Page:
A Hamilton tech team have designed a suborbital rocket that can navigate the Extreme Environments of Antarctica and outer Space.
The completely reusable, recoverable, aerospike powered rocket is the brain child of Waikato business Kiwi Orbitals, who are one of the five NZ Space Challenge regional finalists announced this week.
The business has come up with ‘The Duncan Rocket’ concept to navigate some of outer space’s trickiest pitfalls and were named the Gisborne, Hawkes Bay and Waikato finalists.
Kiwi Orbitals mastermind Cameron Brown said the rocket is designed to carry 4kg to 40km altitude.
“Its capabilities, using modern imaging payloads allowing 1.6m km2 of coverage with up to 10cm spacial resolution, makes it perfect for imaging and mapping mission in Antarctica and potentially Space.”
He said the rocket can support rideshare, which would help subsidise individual costs, and there was the potential for collaborations with engine tech providers, academic research groups, government research agencies and Antarctica explorers.
The NZ Space Challenge brings together some of the brightest minds from across the country to use space data and intelligence to solve navigation issues on the ice in the Antarctic.
Brown has teamed up with fellow Hamilton-based tech buffs Eva Hou and Mark Rodrigues for the NZ Space Challenge, which brings together some of the brightest minds from across the country to use space data and intelligence to solve navigation issues on the ice in the Antarctic.
The Space Challenge is the brain child of space enthusiasts and entrepreneurs, Eric Dahlstrom and Emeline Paat-Dahlstrom who have forged international careers in the space community and have chosen to settle in New Zealand, establishing SpaceBase with fellow co-founder Rich Bodo.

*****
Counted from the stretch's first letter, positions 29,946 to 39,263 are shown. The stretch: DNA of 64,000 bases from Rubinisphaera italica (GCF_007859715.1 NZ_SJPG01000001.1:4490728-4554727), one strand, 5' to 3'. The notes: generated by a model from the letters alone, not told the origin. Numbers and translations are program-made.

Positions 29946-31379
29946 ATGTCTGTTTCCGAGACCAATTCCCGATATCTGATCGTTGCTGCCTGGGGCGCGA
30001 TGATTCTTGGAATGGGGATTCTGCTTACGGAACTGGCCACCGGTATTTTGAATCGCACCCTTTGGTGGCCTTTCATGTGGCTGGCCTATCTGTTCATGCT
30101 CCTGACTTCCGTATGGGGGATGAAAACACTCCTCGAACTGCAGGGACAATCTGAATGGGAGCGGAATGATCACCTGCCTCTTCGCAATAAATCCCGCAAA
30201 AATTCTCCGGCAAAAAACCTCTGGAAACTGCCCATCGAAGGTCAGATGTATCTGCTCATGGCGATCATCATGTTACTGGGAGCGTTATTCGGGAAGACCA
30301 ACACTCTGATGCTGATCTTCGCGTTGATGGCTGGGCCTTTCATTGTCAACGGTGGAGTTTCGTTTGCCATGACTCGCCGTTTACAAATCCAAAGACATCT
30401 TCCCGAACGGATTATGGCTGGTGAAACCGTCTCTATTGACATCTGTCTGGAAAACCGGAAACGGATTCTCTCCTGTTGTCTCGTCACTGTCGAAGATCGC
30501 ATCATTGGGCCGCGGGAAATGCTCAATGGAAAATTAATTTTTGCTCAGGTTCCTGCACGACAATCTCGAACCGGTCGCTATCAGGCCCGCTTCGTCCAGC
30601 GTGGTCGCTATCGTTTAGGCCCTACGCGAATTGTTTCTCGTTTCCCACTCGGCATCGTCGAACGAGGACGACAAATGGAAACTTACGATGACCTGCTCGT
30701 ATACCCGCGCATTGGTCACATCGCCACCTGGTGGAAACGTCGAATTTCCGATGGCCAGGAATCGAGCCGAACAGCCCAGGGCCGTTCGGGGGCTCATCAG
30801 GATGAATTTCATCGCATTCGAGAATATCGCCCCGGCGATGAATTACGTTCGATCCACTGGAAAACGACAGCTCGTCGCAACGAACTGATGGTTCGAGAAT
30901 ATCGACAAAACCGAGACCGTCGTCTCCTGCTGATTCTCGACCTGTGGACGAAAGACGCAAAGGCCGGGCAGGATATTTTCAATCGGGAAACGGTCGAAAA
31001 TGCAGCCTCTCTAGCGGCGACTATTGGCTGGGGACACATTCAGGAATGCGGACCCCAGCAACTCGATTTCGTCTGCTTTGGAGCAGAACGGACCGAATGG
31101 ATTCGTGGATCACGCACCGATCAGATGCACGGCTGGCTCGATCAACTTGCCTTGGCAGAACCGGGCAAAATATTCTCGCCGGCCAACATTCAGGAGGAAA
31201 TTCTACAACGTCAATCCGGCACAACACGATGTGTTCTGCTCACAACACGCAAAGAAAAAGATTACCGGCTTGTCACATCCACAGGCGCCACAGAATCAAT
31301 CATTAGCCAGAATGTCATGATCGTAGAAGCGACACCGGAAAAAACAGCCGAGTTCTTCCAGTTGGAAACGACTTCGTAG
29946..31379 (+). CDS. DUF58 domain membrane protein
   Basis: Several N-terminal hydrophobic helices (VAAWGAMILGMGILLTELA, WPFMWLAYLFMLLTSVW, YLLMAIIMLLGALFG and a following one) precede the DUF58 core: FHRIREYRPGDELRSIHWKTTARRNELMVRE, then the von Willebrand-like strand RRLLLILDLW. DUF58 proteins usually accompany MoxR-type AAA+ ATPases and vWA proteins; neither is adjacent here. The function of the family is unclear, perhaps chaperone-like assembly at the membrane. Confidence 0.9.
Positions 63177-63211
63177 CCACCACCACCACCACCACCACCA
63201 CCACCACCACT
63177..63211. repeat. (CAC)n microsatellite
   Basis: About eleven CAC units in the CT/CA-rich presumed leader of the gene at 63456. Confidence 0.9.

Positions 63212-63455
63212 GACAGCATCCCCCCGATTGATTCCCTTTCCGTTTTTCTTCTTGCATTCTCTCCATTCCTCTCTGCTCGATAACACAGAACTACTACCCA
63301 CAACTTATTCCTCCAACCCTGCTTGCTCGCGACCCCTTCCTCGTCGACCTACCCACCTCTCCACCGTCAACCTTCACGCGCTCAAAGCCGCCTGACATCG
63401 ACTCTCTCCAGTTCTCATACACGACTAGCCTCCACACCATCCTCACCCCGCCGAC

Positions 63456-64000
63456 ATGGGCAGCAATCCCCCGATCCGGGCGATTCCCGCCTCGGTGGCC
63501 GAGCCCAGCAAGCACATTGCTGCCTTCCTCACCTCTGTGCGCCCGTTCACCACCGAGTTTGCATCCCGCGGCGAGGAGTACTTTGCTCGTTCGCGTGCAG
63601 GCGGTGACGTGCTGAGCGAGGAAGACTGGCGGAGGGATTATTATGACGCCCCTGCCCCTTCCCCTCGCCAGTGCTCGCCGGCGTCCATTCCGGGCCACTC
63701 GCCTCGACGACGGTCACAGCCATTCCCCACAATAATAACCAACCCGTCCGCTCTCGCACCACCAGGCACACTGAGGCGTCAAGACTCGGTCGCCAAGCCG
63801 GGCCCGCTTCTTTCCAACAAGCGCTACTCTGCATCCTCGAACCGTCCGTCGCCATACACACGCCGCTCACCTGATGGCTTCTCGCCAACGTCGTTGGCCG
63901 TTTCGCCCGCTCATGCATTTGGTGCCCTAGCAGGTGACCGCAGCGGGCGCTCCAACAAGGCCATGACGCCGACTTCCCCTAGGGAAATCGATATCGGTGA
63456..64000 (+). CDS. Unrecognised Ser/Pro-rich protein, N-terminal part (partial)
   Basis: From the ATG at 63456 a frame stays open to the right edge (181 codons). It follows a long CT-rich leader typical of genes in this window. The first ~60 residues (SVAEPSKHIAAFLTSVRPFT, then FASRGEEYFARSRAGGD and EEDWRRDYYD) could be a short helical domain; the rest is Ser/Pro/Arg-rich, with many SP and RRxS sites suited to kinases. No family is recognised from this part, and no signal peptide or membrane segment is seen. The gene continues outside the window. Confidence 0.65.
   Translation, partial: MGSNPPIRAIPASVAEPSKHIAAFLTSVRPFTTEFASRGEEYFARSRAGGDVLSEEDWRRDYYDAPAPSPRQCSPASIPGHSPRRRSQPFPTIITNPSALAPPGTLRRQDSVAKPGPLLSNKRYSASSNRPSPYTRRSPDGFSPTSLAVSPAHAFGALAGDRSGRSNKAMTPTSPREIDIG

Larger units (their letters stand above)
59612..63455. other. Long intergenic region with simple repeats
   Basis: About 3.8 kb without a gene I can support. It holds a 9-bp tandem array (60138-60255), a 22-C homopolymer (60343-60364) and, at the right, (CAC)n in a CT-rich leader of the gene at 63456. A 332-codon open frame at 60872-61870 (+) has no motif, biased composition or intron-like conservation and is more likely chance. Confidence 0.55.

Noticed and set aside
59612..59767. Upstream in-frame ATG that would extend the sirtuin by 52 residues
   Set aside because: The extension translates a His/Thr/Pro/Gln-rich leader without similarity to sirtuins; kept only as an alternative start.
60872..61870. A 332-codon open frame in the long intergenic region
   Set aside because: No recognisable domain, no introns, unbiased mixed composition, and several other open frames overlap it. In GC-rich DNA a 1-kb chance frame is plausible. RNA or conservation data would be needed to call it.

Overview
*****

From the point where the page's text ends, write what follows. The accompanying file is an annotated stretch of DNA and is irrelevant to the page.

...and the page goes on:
SpaceBase has partnered with economic development agency ChristchurchNZ to deliver this national challenge.
ChristchurchNZ chief executive Joanna Norris says New Zealand has a vibrant tech sector full of world-class ingenuity, as clearly demonstrated by the finalists.
“We’re very proud to support the growth of the country’s technology and innovation sectors, which are growing rapidly and make an important contribution to the nation’s economy,” Ms Norris says.
“These world-leading solutions to the challenges presented by Antarctica and Space are not just good for our country, but innovation that’s good for the world.”
The winner of the NZ Space Challenge will be announced this week Thursday (24 May) as part of Christchurch’s top Techweek’18 event, Extreme Environments – from Antarctica to Space, where the regional finalists will pitch their Antarctic navigation innovations to a panel of national and international judges with $40k going to the winning designer.
The event will appeal to those from the science, research, technology, innovation and education eco-systems and anybody with an interest in the Antarctic and Space and saving the world.